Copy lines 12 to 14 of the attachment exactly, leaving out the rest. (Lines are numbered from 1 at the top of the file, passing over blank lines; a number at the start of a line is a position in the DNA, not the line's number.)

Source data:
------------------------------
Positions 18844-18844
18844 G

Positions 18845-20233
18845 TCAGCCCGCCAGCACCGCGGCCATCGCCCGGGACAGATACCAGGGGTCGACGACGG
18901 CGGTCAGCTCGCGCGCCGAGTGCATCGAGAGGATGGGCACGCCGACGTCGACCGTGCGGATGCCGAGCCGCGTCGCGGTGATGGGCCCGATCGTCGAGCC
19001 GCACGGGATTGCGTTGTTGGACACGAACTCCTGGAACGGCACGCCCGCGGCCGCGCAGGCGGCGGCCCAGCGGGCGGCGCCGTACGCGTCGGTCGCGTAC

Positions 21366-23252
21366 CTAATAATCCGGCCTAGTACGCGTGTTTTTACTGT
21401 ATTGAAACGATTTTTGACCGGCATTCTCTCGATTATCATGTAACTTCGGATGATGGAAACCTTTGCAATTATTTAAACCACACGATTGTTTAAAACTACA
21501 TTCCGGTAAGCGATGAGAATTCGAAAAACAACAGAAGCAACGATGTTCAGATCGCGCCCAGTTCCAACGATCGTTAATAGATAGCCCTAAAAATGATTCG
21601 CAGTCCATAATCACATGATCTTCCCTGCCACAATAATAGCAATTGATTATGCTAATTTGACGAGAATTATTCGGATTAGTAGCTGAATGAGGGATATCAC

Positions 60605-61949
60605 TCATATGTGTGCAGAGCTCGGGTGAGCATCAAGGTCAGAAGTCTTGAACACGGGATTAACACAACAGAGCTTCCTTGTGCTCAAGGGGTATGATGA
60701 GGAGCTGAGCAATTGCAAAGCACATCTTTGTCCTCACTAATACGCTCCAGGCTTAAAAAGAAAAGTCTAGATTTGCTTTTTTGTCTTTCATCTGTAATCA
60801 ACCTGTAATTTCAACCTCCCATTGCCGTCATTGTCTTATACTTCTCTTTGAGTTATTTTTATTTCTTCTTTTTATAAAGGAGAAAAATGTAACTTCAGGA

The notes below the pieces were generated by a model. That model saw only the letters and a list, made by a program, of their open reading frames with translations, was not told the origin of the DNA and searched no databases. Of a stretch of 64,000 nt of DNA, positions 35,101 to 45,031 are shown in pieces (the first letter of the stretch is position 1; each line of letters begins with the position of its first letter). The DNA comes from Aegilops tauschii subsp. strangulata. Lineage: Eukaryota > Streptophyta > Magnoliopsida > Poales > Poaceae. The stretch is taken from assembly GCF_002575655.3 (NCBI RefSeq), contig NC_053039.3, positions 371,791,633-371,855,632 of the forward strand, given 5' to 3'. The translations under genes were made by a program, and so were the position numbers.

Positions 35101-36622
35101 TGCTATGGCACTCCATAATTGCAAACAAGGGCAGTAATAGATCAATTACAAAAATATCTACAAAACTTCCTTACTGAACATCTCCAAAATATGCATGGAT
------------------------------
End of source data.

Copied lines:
Positions 60605-61949
60605 TCATATGTGTGCAGAGCTCGGGTGAGCATCAAGGTCAGAAGTCTTGAACACGGGATTAACACAACAGAGCTTCCTTGTGCTCAAGGGGTATGATGA
60701 GGAGCTGAGCAATTGCAAAGCACATCTTTGTCCTCACTAATACGCTCCAGGCTTAAAAAGAAAAGTCTAGATTTGCTTTTTTGTCTTTCATCTGTAATCA